Although you own your property, there are many rules and regulations around when, if and how you can remove trees.
Trees and general vegetation are always welcome aspects to any property. They not only create shade and privacy, but are also visually appealing. Despite these positive features, there may be times when they create problems and you will need to remove them.
Why would you want to remove a tree?
You may need to remove a tree from your property for the following reasons:
- It has become diseased or infested with termites or similar wood-eating insects.
- It has been planted in the incorrect position in relation to the house.
- It is posing some form of threat to you or your neighbours’ safety.
- It is dead or dying.
- You want to do renovations or add another building or shed and it is in the way.
How much does tree removal cost?
The cost of removing a tree varies based on many different factors, including size, location and difficulty to remove. There are also added costs if you need to have the stump removed separately or if you need the tree transported away from the property.
To get a tree removed from your property, you can hire tree fellers, or loppers, who can cut down the tree. You can also hire stump removalists separately. The other option is to hire an arborist who can take care of both cutting down the tree and stump removal.
In general, the cost of removing a tree can range from $2,000 up to $6,000 per tree depending on the factors listed below:
- Size of the tree, including height and branch reach
- Location of the tree
- Ease or difficulty of access
- Safety precautions that are needed
- Transportation and tipping fees that may apply
Arborist vs tree feller
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State-by-state rules around tree removal
Despite the fact that a tree may be located solely on your property does not mean you have free rein to remove it. In fact, removing a tree from your property without proper approvals from your local council can incur hefty fines.
Nationally, native species are all protected and require approval before any removal. You will also need to supply specific reasons for the removal. In most states, this rule against removing native tree species only applies to rural areas. ACT and South Australia are the only states to have blanket rules against removing native tree species. Trees that have heritage and Aboriginal heritage significance also have protection on a national level.
The tree species that are exempt from this protection are pest species. You are also exempt when it comes to pruning protected trees for maintenance or when intervention is in the best interest of the tree.
Each council holds the ultimate say when it comes to approval for tree removal. Councils use two tools to assist them: Tree Preservations (TPOs) and Local Environment Plans (LEPs).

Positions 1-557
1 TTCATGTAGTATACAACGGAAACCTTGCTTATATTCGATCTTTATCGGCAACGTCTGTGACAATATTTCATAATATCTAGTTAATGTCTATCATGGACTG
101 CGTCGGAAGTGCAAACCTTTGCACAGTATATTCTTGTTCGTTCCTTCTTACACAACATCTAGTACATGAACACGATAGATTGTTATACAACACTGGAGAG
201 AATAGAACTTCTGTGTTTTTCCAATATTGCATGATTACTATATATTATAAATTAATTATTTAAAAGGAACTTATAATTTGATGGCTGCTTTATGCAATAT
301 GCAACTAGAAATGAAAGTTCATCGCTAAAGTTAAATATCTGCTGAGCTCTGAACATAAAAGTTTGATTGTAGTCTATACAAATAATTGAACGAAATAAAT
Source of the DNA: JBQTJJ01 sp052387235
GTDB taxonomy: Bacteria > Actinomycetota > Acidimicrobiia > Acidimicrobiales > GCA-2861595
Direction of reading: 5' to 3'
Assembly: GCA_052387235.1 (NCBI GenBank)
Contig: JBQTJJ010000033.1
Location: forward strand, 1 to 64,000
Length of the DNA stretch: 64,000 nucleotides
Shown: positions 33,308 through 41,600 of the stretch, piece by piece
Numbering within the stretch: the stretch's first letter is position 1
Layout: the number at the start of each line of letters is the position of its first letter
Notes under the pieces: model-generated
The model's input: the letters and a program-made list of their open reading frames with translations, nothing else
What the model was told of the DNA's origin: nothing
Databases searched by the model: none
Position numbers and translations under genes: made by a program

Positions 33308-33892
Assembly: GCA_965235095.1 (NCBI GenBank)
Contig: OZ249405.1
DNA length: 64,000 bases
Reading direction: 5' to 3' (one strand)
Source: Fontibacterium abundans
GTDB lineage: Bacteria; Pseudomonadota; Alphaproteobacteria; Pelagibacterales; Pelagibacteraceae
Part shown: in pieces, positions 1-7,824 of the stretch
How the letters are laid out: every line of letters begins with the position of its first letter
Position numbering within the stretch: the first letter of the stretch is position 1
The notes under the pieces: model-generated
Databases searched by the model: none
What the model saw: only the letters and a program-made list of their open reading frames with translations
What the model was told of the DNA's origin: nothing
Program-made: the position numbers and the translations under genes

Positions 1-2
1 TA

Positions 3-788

You can remove trees from your property without council approval as long as it isn’t a significant tree. Most councils will have significant tree registries where they list the trees that you will need specific approval before removing them. Some are listed below:
LEPs are used to incorporate significant tree registries into council guidelines. Some of the guidelines a few New South Wales councils use to identify significant trees include the following:
- Landscape amenity
- Historical importance
- Botanical importance
- Aboriginal importance
- Functional purpose (shade, habitat, avenue windbreaks)
In addition to LEPs, some councils use TPOs to control what can be done to trees that are not considered, or not listed, as significant trees. TPOs can be applied to native and non-native trees, and they take into account the specific details of the tree and how it is impacting the land when deciding on protection.
You may get approval to remove a tree that is protected either by a TPO or LEP for the following reasons:
- The tree is dead or damaged or is about to fall or cause some other immediate damage.
- There are problems with the roots blocking the plumbing or other pipes on the property.
- The tree is threatening a building or structure on the property or an adjoining property.
- Your neighbour has asked to erect a dividing fence and there is a tree on the boundary that will impede this.
- Branches are threatening roof materials or other damage.
- Overhanging branches are causing concern or a nuisance.
- Your local council may add conditions to any consent they give for tree removal.
Breaching the terms of a TPO can come with a maximum penalty in local court of $110,000 and a maximum penalty in Land and Environment Court of $1.1 million.
If you live in an area within close proximity of bushland or that may be prone to bushfires, you will also need to adhere to the NSW Rural Fire Service’s 10/50 vegetation clearing rule. This allows you to clear any trees within 10 metres of your home without seeking approval if you live in areas near bushland. It also allows you to clear low lying vegetation such as shrubs from your property without seeking approval if they are within 50 metres of your home.
Similar to New South Wales, there are two tools utilised by the Victorian government for the protection and management of vegetation. At a state level, vegetation is managed through Victorian Planning Provisions (VPP) and at a local government level through Vegetation Protection Overlays (VPOs).